- "It is possible that the high pathogencity of the
1918 virus was related to its emergence as a human-adapted avian influenza
virus. These changes may reflect a process of parallel evolution as avian
influenza A viruses mutate in response to adaptational pressures, and suggest
that the genetic basis of avian influenza virus adaptation to humans can
- H5N1 is currently acquiring mammalian polymorphisms,
which is why several of the mammalian polymorphisms in the 1918 H1N1 pandemic
strain are found in H5N1 isolates from Vietnam and Thailand.
- However, the 1918 pandemic strain was not an avian strain.
It was a recombinant between a swine virus, like the H1N1 classical swine
virus from Iowa in 1930, and an H1N1 human virus, like the WSN/33 virus
from a human in London in 1933. This observation had been made previously,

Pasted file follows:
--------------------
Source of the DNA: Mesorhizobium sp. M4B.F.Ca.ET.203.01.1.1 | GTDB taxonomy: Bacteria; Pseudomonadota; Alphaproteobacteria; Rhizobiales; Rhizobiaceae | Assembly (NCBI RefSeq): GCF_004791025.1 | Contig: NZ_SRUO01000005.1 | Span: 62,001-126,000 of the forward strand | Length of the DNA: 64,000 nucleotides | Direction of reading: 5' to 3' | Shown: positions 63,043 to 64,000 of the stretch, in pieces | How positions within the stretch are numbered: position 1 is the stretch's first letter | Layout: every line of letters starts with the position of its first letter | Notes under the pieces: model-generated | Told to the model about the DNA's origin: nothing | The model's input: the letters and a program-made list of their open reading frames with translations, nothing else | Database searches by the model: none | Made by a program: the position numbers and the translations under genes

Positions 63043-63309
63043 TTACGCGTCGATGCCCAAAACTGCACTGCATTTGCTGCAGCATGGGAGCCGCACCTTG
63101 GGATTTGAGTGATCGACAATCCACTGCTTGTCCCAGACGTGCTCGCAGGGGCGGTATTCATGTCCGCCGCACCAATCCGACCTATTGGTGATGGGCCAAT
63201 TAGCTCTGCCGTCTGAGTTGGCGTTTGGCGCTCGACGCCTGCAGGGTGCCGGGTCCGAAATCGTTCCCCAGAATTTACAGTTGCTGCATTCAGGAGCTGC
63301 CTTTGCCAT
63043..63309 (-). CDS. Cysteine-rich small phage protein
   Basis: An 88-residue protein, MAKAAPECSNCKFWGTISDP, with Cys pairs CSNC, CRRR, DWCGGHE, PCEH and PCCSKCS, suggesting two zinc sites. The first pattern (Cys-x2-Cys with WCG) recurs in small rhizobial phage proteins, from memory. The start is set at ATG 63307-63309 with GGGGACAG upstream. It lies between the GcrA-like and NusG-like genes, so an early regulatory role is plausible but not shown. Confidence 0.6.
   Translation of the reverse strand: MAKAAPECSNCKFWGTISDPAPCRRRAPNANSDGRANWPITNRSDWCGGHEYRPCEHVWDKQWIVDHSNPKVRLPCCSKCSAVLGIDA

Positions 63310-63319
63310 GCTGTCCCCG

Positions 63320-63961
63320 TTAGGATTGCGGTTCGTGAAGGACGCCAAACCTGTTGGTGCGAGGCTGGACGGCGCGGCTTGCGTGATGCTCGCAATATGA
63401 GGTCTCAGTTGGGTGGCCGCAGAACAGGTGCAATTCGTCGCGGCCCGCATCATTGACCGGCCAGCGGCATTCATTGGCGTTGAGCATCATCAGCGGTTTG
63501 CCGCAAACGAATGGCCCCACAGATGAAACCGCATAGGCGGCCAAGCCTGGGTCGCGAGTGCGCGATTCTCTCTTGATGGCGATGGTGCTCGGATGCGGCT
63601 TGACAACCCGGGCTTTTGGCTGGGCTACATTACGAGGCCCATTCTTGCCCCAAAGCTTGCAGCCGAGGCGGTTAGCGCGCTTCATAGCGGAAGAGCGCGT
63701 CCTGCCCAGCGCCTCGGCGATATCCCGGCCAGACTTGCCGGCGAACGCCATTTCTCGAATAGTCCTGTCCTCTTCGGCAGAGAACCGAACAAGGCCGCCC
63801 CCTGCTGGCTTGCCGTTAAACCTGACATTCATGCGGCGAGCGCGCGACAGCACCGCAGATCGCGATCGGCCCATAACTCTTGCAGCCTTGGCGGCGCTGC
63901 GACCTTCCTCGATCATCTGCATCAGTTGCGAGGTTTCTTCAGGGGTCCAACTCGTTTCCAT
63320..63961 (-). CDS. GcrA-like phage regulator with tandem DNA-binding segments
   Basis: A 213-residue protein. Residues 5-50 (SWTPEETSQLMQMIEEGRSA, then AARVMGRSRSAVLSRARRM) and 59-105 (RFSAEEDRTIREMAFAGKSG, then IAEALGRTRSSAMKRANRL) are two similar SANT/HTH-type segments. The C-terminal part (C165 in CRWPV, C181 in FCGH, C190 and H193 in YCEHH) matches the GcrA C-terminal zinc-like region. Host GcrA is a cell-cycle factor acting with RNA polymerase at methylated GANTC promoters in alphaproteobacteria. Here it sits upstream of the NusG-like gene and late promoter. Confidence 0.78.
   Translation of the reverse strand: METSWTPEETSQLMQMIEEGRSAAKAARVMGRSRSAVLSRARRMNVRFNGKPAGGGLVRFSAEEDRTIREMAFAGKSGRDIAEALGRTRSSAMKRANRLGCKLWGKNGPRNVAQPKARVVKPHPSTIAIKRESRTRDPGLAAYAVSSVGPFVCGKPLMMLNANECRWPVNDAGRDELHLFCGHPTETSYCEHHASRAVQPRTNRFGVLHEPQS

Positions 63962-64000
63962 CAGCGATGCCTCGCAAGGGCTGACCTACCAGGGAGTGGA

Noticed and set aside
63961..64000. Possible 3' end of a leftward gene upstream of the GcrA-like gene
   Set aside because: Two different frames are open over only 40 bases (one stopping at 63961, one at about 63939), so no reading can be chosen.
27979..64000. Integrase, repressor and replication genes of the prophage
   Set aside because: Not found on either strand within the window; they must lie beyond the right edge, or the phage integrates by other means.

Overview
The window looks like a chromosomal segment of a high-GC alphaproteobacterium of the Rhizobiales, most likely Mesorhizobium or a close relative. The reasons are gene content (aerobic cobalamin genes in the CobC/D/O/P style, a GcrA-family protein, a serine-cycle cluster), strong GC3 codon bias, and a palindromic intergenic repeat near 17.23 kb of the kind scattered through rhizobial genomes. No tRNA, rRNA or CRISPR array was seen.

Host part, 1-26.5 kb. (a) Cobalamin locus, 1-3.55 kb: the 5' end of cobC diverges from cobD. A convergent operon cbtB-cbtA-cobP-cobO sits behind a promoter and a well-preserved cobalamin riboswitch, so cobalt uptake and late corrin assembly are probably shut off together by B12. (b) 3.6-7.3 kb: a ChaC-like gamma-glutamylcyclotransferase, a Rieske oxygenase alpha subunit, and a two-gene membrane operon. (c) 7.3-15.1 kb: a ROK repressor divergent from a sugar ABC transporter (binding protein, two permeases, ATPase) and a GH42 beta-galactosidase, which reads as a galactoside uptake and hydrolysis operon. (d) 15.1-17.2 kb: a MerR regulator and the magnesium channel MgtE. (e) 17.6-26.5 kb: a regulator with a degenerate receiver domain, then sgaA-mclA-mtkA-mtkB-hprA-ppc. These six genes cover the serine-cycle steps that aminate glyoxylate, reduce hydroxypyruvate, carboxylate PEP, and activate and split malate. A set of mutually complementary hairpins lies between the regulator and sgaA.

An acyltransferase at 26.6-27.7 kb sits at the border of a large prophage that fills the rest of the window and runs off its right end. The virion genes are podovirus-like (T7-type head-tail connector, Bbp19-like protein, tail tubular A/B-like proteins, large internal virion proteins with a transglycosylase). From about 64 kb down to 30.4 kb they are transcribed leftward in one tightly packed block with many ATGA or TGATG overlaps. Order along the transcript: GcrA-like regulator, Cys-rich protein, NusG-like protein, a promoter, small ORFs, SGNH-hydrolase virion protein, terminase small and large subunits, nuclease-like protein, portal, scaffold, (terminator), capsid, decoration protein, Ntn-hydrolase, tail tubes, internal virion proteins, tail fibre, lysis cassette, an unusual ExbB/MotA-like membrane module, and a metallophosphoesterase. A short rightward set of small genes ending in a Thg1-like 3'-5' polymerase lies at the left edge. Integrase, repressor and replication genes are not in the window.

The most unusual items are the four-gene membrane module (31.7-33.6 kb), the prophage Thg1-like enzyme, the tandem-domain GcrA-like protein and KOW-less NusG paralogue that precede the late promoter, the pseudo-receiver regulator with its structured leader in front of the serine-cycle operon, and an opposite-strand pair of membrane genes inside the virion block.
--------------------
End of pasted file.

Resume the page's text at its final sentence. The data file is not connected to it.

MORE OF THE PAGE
based on the published sequences of five of the eight 1918 genes.
- The same relationship is seen in the three newly published
genes, PB2, PB2, and PA. In each case the sequences from H1N1 classical
swine and H1N1 human isolates in the early 1930's form complimentary polymorphisms,
much like the 2001 H5N1 co-circulating sequences in Hong Kong.
- The evolution by recombination is the mechanism of rapid
change employed by most if not all viruses. H5N1 efficiently evolves via
recombination, and the latest sequences of the three polymerase genes from
1918 show that the same mechanism was used for all eight of the 1918 genes.
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